Earlier in the week Ashley Cole brought down the curtain on his 20-year career, which saw the former Arsenal and Chelsea defender win numerous honours and represent England at five major tournaments.
But despite being regarded by many as the best left back his country has ever produced, there seemed to be little fanfare after he announced his decision.
I’m in no doubt his achievements should be recognised more. The term ‘world-class’ can be bandied around at times a little cheaply, but Cole firmly belongs in this bracket.
After starting out as a striker, Cole was moved to left back by Arsene Wenger, who handed him his debut in 1999. He quickly established himself as a mainstay in the team, winning two Premier League titles with the Gunners.
After an acrimonious transfer to London rivals Chelsea in 2006, the trophies kept piling in. Cole has won the FA Cup a record seven times, more than any other player in the competition’s history. There is a UEFA Champions League winner’s medal among his collection too, after that famous night in Munich for the Blues.
Cole was awarded 107 England caps, placing him sixth on the all-time appearance list. He represented the Three Lions with distinction.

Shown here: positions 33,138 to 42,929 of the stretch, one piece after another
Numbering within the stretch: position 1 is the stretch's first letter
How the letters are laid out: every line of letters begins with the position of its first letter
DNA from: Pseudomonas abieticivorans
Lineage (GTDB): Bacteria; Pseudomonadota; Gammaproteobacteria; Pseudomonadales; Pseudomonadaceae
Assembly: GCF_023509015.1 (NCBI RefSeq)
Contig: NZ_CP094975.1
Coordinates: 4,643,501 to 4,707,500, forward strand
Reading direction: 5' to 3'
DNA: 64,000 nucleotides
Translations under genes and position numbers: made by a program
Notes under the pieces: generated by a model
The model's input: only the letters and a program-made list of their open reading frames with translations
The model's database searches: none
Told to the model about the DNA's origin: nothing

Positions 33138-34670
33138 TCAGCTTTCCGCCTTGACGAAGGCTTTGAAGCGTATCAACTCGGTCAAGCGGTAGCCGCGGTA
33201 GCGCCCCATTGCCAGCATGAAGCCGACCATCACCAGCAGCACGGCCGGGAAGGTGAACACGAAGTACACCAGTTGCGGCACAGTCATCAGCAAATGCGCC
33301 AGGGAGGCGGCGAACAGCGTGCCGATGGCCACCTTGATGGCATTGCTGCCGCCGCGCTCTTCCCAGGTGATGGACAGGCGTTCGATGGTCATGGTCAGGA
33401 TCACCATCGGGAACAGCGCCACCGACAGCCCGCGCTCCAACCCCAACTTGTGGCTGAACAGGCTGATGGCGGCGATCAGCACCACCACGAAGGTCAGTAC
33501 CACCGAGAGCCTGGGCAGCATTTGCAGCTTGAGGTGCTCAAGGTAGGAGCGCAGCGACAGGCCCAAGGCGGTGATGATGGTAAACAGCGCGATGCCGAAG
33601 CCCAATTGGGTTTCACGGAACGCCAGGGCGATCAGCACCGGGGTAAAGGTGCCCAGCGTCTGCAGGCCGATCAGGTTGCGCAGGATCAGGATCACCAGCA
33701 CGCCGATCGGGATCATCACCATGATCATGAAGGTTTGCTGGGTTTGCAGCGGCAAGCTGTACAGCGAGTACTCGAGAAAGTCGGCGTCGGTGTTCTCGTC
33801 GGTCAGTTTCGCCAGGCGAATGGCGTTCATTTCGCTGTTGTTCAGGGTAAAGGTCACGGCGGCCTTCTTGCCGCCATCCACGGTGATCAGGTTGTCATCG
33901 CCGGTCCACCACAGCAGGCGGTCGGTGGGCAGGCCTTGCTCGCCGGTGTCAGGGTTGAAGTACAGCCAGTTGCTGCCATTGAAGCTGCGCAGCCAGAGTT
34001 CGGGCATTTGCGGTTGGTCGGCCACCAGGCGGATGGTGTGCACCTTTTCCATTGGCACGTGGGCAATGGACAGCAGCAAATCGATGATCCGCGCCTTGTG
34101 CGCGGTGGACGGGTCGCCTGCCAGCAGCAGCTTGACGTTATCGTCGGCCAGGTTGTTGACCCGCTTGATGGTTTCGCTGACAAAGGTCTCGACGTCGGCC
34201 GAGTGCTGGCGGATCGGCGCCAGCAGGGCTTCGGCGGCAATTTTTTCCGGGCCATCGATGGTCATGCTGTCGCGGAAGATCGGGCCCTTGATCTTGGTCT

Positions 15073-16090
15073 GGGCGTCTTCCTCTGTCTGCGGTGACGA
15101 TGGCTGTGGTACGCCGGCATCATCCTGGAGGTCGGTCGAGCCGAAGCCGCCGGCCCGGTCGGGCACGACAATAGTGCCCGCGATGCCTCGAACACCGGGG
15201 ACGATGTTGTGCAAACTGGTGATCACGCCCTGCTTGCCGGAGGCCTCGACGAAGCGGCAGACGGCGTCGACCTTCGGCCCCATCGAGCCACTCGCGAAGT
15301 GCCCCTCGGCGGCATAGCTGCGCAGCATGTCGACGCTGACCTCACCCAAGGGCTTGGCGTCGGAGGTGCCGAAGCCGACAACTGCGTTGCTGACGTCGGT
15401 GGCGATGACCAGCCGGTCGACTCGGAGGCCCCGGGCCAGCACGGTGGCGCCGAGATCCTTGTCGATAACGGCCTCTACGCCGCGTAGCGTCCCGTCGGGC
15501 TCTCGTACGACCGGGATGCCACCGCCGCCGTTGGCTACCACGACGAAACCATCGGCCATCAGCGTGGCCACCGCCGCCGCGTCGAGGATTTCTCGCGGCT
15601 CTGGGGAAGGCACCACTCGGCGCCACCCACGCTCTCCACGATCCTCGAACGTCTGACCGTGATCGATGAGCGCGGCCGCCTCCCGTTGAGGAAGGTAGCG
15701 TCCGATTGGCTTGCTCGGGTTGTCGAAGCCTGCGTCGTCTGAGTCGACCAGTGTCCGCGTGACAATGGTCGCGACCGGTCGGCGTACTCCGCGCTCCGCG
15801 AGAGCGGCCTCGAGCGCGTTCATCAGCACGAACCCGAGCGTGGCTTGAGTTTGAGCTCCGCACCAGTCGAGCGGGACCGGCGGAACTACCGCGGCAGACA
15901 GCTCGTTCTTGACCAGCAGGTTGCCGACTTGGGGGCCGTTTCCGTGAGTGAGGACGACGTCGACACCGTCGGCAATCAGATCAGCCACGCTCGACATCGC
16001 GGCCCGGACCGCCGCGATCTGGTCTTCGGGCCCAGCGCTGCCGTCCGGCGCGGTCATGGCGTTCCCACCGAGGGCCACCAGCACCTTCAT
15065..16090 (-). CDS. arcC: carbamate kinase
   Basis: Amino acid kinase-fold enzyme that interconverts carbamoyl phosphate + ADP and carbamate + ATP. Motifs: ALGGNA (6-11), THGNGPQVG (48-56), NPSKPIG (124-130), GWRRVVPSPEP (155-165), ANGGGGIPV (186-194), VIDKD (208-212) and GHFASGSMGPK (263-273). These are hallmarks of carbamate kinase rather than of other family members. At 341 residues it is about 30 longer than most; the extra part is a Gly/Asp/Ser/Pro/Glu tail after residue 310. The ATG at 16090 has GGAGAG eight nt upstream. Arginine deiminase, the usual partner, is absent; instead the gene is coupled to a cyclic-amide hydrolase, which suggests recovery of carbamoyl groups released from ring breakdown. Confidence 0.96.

Their 2006 World Cup quarter-final exit against Portugal will probably be remembered for Wayne Rooney’s stamp and subsequent red card, plus another spot kick failure. But in that game, Cole kept the shackles on Cristiano Ronaldo throughout. In fact, CR7 has stated Cole is the toughest opponent he has faced.
High praise indeed.
Perhaps, when in his pomp, the full back position was not held in the esteem it is today. In recent seasons the likes of Benjamin Mendy, Kyle Walker and now Arron Wan-Bissaka have all moved for in excess of £50m. Cole in his prime would certainly have commanded far more if he made the move today.
His transfer to Chelsea was a protracted affair, Cole and his agent both being fined for illegal contact. Of course there was his infamous quote ‘of nearly swerving off the road’ when being informed that Arsenal were only offering him the measly sum of £55,000 a week!
That perceived arrogance did not endear Ashley to the general public. Nor did some of the salacious headlines that have dogged him throughout the years. His private life though is of course exactly that, and he is entitled to live it without having to please sections of the English press.
Perhaps some of this goes some way to explaining his relatively unheralded status. His persona built in the gargantuan media outweighing his brilliance and consistency on the football pitch.
Cole hopes to make his next move into the world of coaching. Perhaps Ashley can write his next chapter without the shadow of his ‘celebrity’ hanging over him.